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\begin{center}\huge MATH 1113 - EXAM 1 SPRING 2017\\
SOLUTION
\end{center}
\begin{flushleft}\vspace{0.5in}
Friday 10 February 2017 \\
Instructor: Tom Cuchta
\end{flushleft}
\textbf{Instructions:}
\begin{itemize}
\item Show all work, clearly and in order, if you want to get full
credit. If you claim something is true \textbf{you must show work backing up your claim}. I reserve the right to take off points if I cannot see how you arrived at your answer (even if your final answer is correct).
\item Justify your answers algebraically whenever possible to ensure full credit.
\item Circle or otherwise indicate your final answers.
\item Please keep your written answers brief; be clear and to the point.
\item Good luck!
\end{itemize}
\vspace*{10pt}
\end{coverpages}
\begin{questions}
\question[2] Answer the following questions.
\begin{parts}
\part[1] Is a population or a sample being described?
\begin{center}``The cholesterol levels of 20 patients in a hospital with 100 patients."\end{center}
\textit{Solution:} This is a sample -- the cholesterol levels of entire population of the hospital is not being described, only a part of it.
\part[1] Is a parameter or a statistic being described?
\begin{center}``In a recent year, the average math score on the ACT for all graduates was 21.1."\end{center}
\textit{Solution:} This is a parameter -- the average was taken among \textbf{all} scores on the ACT.
\end{parts}
\question[5] Consider the following data:\\
\begin{tabular}{llllllll}
7 & 40 & 13 & 9 & 25 & 8 & 22 & 11 \\
0 & 2 & 18 & 2 & 30 & 7 & 35 & 39 \\
12 & 15 & 8 & 6 & 5 & 29 &0 & 16\\
\end{tabular}\\
Construct a frequency distribution for the data using $5$ classes. \\
\textit{Solution:} Note the range is
$$\mathrm{range}=40-0=40,$$
so we construct the frequency table as follows: \\
\begin{tabular}{l|l}
Class & Frequency \\
\hline
0--8 & 10 \\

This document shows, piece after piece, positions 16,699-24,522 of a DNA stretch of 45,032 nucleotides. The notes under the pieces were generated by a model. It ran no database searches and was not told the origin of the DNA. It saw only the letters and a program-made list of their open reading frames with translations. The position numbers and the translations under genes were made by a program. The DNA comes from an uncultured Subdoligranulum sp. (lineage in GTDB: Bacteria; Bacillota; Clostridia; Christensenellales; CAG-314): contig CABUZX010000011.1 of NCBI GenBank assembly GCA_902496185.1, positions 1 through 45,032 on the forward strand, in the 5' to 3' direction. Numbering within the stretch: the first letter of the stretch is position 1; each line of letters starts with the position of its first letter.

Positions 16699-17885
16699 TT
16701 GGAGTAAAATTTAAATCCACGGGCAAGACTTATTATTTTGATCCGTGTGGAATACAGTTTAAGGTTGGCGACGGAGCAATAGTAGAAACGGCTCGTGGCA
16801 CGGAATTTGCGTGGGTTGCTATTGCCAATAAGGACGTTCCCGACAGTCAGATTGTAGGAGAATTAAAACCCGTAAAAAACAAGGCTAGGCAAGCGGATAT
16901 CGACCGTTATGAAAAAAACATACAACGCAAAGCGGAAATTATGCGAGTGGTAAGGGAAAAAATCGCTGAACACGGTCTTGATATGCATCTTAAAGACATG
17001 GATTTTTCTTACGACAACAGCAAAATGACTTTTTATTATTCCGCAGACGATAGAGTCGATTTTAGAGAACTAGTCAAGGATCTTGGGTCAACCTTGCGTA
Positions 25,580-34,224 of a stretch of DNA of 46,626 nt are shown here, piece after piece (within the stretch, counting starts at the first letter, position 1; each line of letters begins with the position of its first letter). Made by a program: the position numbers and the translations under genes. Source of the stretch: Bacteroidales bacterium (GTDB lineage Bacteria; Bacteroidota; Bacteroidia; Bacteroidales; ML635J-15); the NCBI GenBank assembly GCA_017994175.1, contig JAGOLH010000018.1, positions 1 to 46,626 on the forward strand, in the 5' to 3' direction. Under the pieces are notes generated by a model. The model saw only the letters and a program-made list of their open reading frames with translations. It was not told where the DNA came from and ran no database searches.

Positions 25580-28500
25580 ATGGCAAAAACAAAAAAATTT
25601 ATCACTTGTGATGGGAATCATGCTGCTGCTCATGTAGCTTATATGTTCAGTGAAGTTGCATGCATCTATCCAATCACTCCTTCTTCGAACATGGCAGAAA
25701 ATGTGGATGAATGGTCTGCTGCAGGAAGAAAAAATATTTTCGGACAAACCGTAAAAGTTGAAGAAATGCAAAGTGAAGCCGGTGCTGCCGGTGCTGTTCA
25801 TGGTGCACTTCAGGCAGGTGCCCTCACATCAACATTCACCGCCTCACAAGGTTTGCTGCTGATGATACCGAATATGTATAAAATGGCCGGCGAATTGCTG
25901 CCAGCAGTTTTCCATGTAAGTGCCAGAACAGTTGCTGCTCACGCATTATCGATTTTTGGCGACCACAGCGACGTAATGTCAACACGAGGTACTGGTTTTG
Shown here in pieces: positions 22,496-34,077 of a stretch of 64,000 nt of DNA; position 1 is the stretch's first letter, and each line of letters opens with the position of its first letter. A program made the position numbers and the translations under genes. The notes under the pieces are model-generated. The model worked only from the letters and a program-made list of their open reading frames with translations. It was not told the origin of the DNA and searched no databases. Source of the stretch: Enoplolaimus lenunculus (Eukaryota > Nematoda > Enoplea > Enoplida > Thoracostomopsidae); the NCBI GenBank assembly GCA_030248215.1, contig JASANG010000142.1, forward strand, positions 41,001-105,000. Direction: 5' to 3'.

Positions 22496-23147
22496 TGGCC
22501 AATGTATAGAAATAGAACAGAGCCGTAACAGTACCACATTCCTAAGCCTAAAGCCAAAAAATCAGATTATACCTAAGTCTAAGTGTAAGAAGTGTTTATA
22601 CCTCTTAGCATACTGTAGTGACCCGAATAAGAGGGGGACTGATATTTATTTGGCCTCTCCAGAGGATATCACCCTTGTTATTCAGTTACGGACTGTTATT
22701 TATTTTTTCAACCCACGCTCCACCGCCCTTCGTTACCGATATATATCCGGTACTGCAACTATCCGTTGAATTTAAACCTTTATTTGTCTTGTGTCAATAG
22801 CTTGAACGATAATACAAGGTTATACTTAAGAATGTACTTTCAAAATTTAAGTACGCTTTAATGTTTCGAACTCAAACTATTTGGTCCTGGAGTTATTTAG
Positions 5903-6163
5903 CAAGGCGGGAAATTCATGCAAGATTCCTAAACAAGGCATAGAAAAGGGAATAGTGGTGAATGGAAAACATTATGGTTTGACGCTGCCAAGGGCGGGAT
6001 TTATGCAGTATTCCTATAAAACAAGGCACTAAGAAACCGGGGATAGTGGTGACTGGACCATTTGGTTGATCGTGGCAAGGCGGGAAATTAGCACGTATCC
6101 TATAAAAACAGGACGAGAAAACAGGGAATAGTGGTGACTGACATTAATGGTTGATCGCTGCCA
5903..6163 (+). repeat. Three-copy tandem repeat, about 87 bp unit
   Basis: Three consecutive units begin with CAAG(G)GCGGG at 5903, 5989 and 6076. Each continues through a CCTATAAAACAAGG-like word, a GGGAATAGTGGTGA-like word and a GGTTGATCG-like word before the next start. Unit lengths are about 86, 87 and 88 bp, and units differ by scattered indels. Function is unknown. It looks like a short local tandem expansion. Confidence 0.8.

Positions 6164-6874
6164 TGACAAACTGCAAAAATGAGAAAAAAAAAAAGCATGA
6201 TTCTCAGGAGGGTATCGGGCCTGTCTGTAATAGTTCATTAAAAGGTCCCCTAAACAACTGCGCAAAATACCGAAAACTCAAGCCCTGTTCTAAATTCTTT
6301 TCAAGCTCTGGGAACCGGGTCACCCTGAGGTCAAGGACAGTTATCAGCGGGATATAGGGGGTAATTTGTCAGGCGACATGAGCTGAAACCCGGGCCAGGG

9--16 & 6 \\
15--24 & 2 \\
25--32 & 3 \\
33--40 & 3
\end{tabular}
\question[9] Consider the following data representing the time (in seconds) of the winning time in the Kentucky Derby between 2000 and 2010: \\
\begin{tabular}{lllllllllllllll}
119.9 & 121.0 & 121.1 & 121.1 & 121.3 & 121.8 & 122.1 & 122.6 & 122.7 & 124.0 & 124.0
\end{tabular}
\begin{parts}
\part[5] Find the median. \\
\textit{Solution:} The median -- i.e. the middle value --- is $121.8$. (We did not have to reorder this data because it was already ordered.)
\part[4] Find the mode. \\
\textit{Solution:} The mode -- i.e. the most often occurring value -- is both $121.1$ and $124.0$.
\end{parts}
\question[6] Find the weighted mean score of the following scores from a hypothetical student in MATH 1113 at the end of the course:\\
\begin{tabular}{lll}
& \textbf{Score} (out of 100 points) & \textbf{Percent of final grade} \\
Homework & 74 & 16 \% \\
Exam 1 & 80 & 17 \% \\
Exam 2 & 70 & 17 \% \\
Exam 3 & 68 & 17 \% \\
Final Exam & 86 & 33 \% \\
\end{tabular} \\
\textit{Solution:} We compute the weighted mean:
$$\begin{array}{ll}
\mathrm{WeightedMean} &= \dfrac{74(0.16) + 80(0.17) + 70(0.17) + 68(0.17) + 86(0.33)}{0.16+0.17+0.17+0.17+0.33} \\
&= \dfrac{77.28}{1} \\
&= 77.28.
\end{array}$$
\question[23] Consider the following data representing the total number of votes for the office of President of the United States (in millions) for general elections from 1996 to 2012:\\
\begin{tabular}{lllll}
96.3 & 105.5 & 122.3 & 131.3 & 129.0
\end{tabular}
\begin{parts}
\part[5] Find the range. \\
\textit{Solution:} Calculate
$$\mathrm{range}=\mathrm{max}-\mathrm{min}=131.3-96.3=35.0.$$
\part[6] Find the mean. \\
\textit{Solution:} Recall the sample mean of a sample of size $n$ is given by
$$\overline{x} = \dfrac{\displaystyle\sum x}{n},$$
where $x$ represents our data points. Calculate the sample mean
$$\begin{array}{ll}
\overline{x} &= \dfrac{96.3+105.5+122.3+131.3+129.0}{5} \\
&= \dfrac{584.4}{5} \\
&=116.88.
\end{array}$$
\part[6] Find the sample variance. \\
\textit{Solution:} Recall that the sample variance of a sample of size $n$ is
$$\mathrm{SampleVariance}=s^2=\dfrac{\displaystyle\sum (x-\overline{x})^2}{n-1},$$
where $x$ represents our data points and $\overline{x}$ denotes the sample mean. So we compute
$$\begin{array}{lll}
\lefteqn{\mathrm{SampleVariance}} \\
& &= \dfrac{(96.3-116.88)^2 + (105.5-116.88)^2+(122.3-116.88)^2+(131.3-116.88)^2+(129.0-116.88)^2}{5-1} \\
& &= \dfrac{(-20.58)^2 + (-11.38)^2 + (5.42)^2 + (14.42)^2+(12.12)^2}{4} \\
& &= \dfrac{423.5364 + 129.5044 + 29.3764 + 207.9364 + 146.8944}{4} \\
& &= \dfrac{937.248}{4} \\
& &= 234.312.
\end{array}$$